Calls for federal JudgeMark Fuller to resign or to be impeached after being accused of domestic violenceare increasing, but it remains to be seen if the 11th Circuit Court of Appealswill rally around the Montgomery judge or instead show it takes domestic abuseseriously.
But at least one seniorfederal judge has gone on record that Fuller has no business handling federalcases after, as the judge put it, "beating the crap out of his wife in afancy hotel room while reeking with booze."
Former Chief CircuitJudge Richard Kopf of Nebraska, who now holds senior status, is a rare breedamong federal judges -- he actually speaks out on judicial issues as long asthey are not part of cases before him. He even writes a regular blog onjudicial matters.
Kopf recently targetedthe Fuller situation in his online column, saying that the 11th Circuit Courtof Appeals Judicial Council should strip Fuller "of his ability to hearcases for as long as the law allows."
He also writes that thecouncil "should also publicly reprimand him and formally request that heresign."
In other words, Kopf isrecommending that the 11th Circuit Judicial Council throw the book at Fuller,since taking away his cases, issuing a reprimand and asking him to resign areabout the only things the council can do.
The 11th Circuit cannotstrip his pay -- he is continuing to be paid while undergoing counseling. Norcan the court remove him as a judge. That can be done only through thecongressional impeachment process.
Kopf sees theimpeachment process as a waste of time in Fuller's case, and he may be right.In the nation's history only 15 federal judges have been impeached by the U.S.House of Representatives and only eight of them have been convicted by theSenate and removed from office. Three others resigned before being tried by theSenate.
But Kopf writes that the11th Circuit should "neuter" Fuller for as long as possible.
"Given whathappened in that hotel room, no one should trust his judgment in a federaltrial courtroom. That courtroom is a hallowed place where trust in the oneperson wearing a black robe is absolutely indispensable," Kopf wrote.
Kopf is right inmaintaining that Fuller has no business on the bench. Sadly, he probably alsois right that it is unlikely that Congress will impeach and convict him so thathe can be removed from his lifetime appointment.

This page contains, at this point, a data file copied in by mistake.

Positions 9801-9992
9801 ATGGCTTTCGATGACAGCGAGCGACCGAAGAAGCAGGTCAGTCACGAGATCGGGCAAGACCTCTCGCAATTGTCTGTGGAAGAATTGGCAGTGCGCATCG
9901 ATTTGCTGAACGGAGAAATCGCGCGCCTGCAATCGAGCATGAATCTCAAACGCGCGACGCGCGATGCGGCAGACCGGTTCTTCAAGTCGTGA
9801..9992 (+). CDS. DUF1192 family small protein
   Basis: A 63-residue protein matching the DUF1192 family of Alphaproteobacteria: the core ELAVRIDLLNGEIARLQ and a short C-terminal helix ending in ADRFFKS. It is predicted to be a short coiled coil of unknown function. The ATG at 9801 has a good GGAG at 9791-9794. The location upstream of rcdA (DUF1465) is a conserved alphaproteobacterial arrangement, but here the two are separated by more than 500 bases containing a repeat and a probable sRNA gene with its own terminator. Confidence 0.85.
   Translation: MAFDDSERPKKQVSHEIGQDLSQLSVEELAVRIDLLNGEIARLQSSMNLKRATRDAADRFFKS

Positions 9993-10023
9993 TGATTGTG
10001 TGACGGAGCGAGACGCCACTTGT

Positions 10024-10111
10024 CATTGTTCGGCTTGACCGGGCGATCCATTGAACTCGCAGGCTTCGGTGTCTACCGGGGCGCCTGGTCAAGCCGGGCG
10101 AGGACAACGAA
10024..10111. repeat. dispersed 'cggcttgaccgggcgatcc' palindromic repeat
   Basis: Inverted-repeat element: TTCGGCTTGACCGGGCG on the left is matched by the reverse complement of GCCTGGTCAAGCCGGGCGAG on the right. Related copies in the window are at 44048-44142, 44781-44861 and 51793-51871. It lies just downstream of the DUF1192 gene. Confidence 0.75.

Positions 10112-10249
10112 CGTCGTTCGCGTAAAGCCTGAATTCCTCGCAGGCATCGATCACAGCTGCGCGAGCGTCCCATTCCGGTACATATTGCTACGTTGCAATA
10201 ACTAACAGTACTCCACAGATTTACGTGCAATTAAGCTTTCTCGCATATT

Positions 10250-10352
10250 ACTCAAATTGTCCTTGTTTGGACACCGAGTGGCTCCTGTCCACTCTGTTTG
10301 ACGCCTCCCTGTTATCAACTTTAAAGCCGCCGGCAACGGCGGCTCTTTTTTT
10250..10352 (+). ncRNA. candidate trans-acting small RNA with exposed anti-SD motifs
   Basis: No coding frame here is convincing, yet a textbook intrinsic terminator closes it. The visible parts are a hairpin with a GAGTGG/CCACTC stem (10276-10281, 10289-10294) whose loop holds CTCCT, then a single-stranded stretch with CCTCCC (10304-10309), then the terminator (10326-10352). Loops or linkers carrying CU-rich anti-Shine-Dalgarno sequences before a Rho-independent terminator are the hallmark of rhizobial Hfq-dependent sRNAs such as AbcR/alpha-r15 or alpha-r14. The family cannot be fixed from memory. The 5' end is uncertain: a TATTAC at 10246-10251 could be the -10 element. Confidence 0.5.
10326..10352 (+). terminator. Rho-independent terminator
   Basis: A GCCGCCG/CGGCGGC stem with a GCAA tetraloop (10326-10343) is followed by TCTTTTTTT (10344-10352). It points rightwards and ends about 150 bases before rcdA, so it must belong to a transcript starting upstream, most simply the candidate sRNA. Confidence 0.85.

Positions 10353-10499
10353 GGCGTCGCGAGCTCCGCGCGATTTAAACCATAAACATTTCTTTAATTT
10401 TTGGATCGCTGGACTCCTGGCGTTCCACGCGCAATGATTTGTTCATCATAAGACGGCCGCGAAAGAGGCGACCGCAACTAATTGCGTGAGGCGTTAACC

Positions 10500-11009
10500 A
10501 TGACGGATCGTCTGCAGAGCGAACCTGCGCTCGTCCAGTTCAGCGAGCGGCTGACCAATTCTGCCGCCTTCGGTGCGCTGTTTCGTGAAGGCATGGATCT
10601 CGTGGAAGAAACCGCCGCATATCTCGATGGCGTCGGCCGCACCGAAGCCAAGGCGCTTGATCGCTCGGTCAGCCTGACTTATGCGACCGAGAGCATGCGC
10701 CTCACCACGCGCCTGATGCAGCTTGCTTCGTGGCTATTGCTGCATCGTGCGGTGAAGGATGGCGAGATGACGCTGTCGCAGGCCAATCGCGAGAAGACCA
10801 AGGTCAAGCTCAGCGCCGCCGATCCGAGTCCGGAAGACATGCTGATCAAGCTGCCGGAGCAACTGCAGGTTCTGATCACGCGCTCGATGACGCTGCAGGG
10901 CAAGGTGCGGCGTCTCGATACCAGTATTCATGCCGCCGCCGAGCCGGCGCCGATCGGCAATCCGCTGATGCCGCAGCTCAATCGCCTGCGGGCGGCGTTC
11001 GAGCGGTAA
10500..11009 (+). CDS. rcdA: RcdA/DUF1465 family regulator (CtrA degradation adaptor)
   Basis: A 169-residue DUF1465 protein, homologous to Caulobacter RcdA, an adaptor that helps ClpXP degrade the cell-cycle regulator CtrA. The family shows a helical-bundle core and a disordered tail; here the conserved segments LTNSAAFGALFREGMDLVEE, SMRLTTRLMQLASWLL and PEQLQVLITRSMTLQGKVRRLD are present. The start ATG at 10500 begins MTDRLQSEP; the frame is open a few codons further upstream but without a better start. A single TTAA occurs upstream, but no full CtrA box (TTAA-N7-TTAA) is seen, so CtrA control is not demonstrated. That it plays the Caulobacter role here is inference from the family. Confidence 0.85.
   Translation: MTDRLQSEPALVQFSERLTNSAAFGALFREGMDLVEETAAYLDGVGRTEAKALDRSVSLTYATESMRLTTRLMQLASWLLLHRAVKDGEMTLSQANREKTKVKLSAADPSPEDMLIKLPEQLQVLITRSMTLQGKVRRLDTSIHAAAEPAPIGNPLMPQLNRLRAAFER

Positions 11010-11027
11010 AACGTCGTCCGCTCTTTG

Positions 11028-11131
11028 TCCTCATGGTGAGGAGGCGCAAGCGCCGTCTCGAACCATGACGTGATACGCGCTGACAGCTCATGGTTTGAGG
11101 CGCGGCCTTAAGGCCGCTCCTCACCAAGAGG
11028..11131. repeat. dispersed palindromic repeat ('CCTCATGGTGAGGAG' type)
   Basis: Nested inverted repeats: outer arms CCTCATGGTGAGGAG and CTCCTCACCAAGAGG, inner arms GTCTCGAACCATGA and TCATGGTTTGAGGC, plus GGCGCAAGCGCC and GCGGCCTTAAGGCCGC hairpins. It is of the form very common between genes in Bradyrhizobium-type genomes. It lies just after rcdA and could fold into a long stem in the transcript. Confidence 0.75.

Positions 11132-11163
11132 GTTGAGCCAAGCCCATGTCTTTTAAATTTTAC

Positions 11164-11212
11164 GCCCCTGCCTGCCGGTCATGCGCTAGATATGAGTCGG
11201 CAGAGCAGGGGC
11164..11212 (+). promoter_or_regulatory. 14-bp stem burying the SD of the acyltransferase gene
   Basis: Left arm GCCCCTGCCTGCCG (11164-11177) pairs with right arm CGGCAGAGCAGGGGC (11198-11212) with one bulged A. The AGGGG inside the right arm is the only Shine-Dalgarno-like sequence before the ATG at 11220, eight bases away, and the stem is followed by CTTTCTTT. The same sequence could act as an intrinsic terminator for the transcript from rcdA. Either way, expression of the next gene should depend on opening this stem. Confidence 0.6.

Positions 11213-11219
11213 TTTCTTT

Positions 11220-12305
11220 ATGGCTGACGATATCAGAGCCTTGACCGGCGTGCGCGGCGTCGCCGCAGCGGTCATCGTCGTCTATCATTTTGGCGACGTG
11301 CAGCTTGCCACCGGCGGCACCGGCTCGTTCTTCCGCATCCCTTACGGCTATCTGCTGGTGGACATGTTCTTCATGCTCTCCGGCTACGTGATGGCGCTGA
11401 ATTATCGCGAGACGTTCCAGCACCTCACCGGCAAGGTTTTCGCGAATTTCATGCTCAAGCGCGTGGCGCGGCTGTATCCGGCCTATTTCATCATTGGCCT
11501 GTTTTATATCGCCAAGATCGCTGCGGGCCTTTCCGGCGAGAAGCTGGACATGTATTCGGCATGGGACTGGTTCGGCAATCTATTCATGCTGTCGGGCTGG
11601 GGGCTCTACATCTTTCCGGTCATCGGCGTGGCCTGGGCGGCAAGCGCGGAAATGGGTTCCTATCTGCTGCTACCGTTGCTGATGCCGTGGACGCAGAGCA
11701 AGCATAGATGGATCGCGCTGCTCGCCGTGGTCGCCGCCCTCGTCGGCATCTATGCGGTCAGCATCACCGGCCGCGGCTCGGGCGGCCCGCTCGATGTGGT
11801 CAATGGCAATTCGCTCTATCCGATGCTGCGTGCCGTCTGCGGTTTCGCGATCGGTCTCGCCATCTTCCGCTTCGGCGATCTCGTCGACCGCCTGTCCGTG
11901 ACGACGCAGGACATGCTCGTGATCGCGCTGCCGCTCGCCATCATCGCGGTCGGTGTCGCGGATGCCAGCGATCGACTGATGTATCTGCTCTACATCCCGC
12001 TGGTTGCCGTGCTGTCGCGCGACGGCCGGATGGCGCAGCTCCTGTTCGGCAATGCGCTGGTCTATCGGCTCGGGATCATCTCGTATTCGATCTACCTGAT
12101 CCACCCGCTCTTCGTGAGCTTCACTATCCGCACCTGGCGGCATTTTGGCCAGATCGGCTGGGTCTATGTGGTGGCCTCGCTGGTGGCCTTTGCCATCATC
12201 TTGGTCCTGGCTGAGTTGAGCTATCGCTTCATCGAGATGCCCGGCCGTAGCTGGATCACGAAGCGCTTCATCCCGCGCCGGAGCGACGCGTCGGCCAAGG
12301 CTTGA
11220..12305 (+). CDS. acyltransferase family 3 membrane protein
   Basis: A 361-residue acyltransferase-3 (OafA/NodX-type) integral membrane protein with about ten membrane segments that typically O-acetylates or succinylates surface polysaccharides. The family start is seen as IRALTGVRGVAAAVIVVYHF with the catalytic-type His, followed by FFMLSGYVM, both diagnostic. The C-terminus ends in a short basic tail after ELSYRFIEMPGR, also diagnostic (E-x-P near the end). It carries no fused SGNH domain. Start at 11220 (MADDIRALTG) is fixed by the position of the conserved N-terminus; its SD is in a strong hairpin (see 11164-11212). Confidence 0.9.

But the women members ofAlabama's congressional delegation are speaking out on the Fuller situation.U.S. Rep Martha Roby has said she is closely monitoring the court investigationof Fuller, with at least the implication that impeachment is not out of thequestion. A day later, Rep. Terri Sewell said that Fuller should resign,followed by U.S. Sen. Richard Shelby. Shelby and fellow Alabama U.S. Sen. JeffSessions should be especially upset, since they recommended Fuller'sappointment to a federal judgeship in 2002.
Last week I wrote acolumn contrasting how the National Football League and the courts are handlinghigh profile cases involving domestic abuse allegations. The NFL should beembarrassed at how leniently it handled domestic abuse cases until thevideo of pro footballer Ray Rice knocking his wife unconscious in an elevatorfocused attention on the league. But frankly, unless Fuller is censured andpushed to resign by the federal court system, the NFL is going to look good bycomparison because it at least appears to be trying to respond to publiccriticism by adopting tougher rules.
Fuller should do theright thing -- publicly accept responsibility for his actions; apologize to hiswife, his family, his co-workers and the public; and then resign.
If he doesn't, then weurge Roby and the state's other members of the U.S. House to lead an effort tohave him impeached. Impeachment may be, as Judge Kopf suggests, a long shot.But if it is the only way to strip Fuller of his judicial robes, it is stillworth pursuing.
ON THE WEB: Kopf's website is http://herculesandtheumpire.com/
Victims of domestic abuse in the Montgomery area can get help. One Place Family Justice Center has a 24-hour crisis line at 800-650-6522. Family Sunshine Center offers counseling and shelter at 334-206-2100. If it's an emergency, call 9-1-1.
Ken Hare was a longtime Alabama newspaper editorial writer and editorial page editor who now writes a regular column for WSFA's web site. Email him at firstname.lastname@example.org
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